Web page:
On the first unit we tested, we found the Inspiron 13 7000's display capable of emitting 228 nits of brightness, which is brighter than the Aspire R 14 (199 nits) and the Yoga 700 (197 nits). The average ultraportable notebook (309 nits) and the Satellite Radius 12 (369 nits) shine brighter. The second Inspiron 13 review unit we received maxed out at a dimmer 212 nits of brightness, but the two Inspirons' displays had imperceptible differences in color quality. Dell could not immediately tell us whether it used different panels in the two units we tested, but it seems like a strong possibility.
Tests with our colorimeter revealed that the Inspiron 13's display can produce 62.5 percent of the sRGB spectrum. That beats the Aspire R 14 (59 percent), but is a bit less than the Yoga 700 (64 percent). The Dell also falls behind the Satellite Radius 12 (105 percent) and the average ultraportable notebook (82 percent).
As I listened to Hot Chip's "Huarache Lights" on the Inspiron 13 7000, the track's high-pitched synths sounded accurate, and its medley of midrange drums sounded clear and distinct, even under the thumping bass line. The audio quality stayed strong as I moved the convertible among the laptop, display, tent and tablet positions.
This hybrid reaps the benefits of Dell's partnership with Waves, which put its MaxxAudio tuning software in the Dell Audio control panel. We suggest you keep the default preferences, which have Speaker Enhancement turned on and set to MaxxSense. When I turned off the Speaker Enhancement or changed its preset to Music or Movie, the speakers sounded fainter and further away.
Our Inspiron 13 7000 was armed with a 6th Generation Intel Core i5-6200U processor with 8GB of RAM and a 128GB SSD, which provided generally good performance. I encountered zero lag when I split my screen between a streaming 1080p video and a dozen Chrome tabs (including TweetDeck and a Google Doc) as Windows Defender ran a full-system scan in the background.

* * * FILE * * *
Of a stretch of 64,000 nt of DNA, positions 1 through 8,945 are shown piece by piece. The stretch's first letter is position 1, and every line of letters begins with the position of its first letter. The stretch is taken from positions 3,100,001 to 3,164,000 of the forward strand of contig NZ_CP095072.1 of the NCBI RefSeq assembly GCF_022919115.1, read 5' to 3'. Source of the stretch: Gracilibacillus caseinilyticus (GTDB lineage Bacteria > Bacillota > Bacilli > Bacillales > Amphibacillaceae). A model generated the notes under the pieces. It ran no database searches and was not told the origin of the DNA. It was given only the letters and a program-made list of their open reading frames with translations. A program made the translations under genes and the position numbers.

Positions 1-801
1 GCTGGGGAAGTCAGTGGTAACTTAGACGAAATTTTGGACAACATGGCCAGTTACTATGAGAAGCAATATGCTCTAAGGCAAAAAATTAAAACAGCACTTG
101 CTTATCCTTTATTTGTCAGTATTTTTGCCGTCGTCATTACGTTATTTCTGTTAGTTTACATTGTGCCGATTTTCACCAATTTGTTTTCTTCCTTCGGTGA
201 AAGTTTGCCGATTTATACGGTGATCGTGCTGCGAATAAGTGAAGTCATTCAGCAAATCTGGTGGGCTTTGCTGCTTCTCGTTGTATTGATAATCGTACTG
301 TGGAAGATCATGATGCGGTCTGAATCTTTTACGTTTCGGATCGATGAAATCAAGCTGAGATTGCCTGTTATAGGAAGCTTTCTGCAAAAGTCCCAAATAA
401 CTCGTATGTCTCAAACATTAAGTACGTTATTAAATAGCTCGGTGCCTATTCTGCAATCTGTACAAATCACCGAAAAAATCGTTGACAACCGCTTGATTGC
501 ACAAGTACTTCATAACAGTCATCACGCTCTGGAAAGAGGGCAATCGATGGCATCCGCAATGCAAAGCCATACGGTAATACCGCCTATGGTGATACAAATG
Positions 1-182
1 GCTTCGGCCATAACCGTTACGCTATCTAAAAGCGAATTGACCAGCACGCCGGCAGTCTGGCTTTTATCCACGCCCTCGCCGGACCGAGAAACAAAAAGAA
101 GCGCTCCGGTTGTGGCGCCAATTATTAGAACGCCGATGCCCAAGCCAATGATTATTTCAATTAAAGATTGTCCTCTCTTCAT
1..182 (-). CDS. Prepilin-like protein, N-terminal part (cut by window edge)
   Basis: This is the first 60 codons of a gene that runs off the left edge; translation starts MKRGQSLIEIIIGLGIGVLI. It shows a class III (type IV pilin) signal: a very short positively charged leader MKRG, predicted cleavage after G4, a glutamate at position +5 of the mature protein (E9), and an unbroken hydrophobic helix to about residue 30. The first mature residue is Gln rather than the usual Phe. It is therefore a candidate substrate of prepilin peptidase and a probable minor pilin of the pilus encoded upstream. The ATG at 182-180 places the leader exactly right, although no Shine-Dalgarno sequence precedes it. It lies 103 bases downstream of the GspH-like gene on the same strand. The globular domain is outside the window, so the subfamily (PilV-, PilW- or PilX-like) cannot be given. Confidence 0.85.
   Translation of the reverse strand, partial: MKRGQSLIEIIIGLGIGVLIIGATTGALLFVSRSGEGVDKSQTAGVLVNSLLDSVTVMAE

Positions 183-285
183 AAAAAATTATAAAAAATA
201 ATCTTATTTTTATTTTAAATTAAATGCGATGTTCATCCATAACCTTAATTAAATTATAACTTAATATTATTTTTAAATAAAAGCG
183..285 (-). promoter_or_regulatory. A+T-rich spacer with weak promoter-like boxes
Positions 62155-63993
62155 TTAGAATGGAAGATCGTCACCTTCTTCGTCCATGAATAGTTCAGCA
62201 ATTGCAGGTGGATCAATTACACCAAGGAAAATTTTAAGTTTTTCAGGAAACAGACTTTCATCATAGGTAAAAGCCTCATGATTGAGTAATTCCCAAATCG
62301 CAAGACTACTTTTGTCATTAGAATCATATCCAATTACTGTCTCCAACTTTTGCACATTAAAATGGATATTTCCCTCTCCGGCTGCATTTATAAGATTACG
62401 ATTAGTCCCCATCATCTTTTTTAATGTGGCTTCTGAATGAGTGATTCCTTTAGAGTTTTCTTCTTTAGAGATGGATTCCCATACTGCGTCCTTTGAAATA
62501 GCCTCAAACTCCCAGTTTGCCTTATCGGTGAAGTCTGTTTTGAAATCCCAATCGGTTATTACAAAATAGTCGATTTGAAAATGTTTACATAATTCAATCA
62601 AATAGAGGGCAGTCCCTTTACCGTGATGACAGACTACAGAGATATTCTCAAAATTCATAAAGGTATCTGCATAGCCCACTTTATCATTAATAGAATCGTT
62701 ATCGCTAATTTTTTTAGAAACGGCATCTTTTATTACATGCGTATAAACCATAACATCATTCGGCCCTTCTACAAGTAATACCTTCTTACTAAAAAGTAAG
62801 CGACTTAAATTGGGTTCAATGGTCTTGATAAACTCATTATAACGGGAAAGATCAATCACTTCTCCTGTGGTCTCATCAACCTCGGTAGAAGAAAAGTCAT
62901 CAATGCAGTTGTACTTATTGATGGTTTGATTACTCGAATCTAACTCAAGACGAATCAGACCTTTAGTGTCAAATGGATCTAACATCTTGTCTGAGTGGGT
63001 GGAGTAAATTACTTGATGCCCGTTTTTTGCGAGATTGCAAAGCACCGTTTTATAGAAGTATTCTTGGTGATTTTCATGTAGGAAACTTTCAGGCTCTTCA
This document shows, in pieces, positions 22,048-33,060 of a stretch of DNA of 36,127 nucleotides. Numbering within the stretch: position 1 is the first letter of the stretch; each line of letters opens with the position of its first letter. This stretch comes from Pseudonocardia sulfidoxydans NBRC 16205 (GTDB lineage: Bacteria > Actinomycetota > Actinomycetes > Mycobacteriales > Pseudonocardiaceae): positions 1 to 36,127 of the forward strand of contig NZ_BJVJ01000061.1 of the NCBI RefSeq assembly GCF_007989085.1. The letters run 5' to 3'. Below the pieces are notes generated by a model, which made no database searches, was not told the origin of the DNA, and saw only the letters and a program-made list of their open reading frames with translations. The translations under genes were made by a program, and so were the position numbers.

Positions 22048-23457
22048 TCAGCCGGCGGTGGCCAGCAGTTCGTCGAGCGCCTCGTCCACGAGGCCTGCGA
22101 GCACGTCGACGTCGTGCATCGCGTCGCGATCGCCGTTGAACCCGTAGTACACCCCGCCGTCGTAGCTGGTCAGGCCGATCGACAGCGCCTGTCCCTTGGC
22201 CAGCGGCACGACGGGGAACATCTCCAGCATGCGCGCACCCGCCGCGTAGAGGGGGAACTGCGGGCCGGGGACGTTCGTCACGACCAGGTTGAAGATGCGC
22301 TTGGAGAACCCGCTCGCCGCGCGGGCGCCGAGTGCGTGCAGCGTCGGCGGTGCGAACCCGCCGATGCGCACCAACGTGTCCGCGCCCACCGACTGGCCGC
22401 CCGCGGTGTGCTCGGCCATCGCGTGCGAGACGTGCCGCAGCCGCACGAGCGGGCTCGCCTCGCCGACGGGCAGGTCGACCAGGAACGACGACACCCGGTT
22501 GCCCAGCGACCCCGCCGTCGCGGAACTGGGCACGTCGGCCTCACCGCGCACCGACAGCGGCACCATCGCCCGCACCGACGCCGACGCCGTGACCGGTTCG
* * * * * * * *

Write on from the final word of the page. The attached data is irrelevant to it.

When we ran the GeekBench 3 benchmark test for overall performance on the Inspiron 13 7000, the hybrid earned a score of 5,775, which beats the average ultraportable notebook (4,796). The Core i5-6200U-powered Aspire R 14 (6,266) and Yoga 700 (5,855) both earned better scores, as did the Core i7-6500U-powered Satellite Radius 12 (6,258).
The reason laptops with the same CPU earned better scores may be their faster hard drives. The Inspiron 13 7000 performed poorly on the Laptop Mag File Transfer Test (which times how long it takes to duplicate 4.97GB of mixed media). The first unit's 128GB SSD finished in 57 seconds, a rate of 89.3 MBps, and the second model we tested was even slower (58.46 MBps). That's far worse than the 256GB SSD drives on the Aspire R 14 (164 MBps), Yoga 700 (145 MBps) and Satellite Radius 12 (203 MBps), as well as the average ultraportable notebook (162 MBps).
The Inspiron 13 7000 still performed well in the OpenOffice Macro test, matching 20,000 names to their addresses in 4 minutes and 41 seconds. That's faster than the Yoga 700 and the average ultraportable notebook but slower than the Satellite Radius 12 and the same as the Aspire R 14.